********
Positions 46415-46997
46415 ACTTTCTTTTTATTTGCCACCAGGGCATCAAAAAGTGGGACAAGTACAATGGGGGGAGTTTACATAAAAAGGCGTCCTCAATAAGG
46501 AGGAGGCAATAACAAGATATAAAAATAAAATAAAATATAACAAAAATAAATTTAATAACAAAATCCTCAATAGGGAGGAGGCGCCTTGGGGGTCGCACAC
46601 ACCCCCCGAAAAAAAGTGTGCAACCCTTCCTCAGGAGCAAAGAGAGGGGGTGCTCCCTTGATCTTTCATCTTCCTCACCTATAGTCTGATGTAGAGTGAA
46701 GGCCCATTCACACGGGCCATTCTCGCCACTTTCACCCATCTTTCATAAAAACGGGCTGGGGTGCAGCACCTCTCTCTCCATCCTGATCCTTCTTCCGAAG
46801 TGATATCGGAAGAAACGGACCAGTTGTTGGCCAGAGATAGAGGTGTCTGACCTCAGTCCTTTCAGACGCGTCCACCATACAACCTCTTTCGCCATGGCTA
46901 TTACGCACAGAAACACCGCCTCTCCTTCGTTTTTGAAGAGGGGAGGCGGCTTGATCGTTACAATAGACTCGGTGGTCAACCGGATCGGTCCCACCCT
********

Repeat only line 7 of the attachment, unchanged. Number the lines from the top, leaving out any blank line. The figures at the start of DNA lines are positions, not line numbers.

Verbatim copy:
46901 TTACGCACAGAAACACCGCCTCTCCTTCGTTTTTGAAGAGGGGAGGCGGCTTGATCGTTACAATAGACTCGGTGGTCAACCGGATCGGTCCCACCCT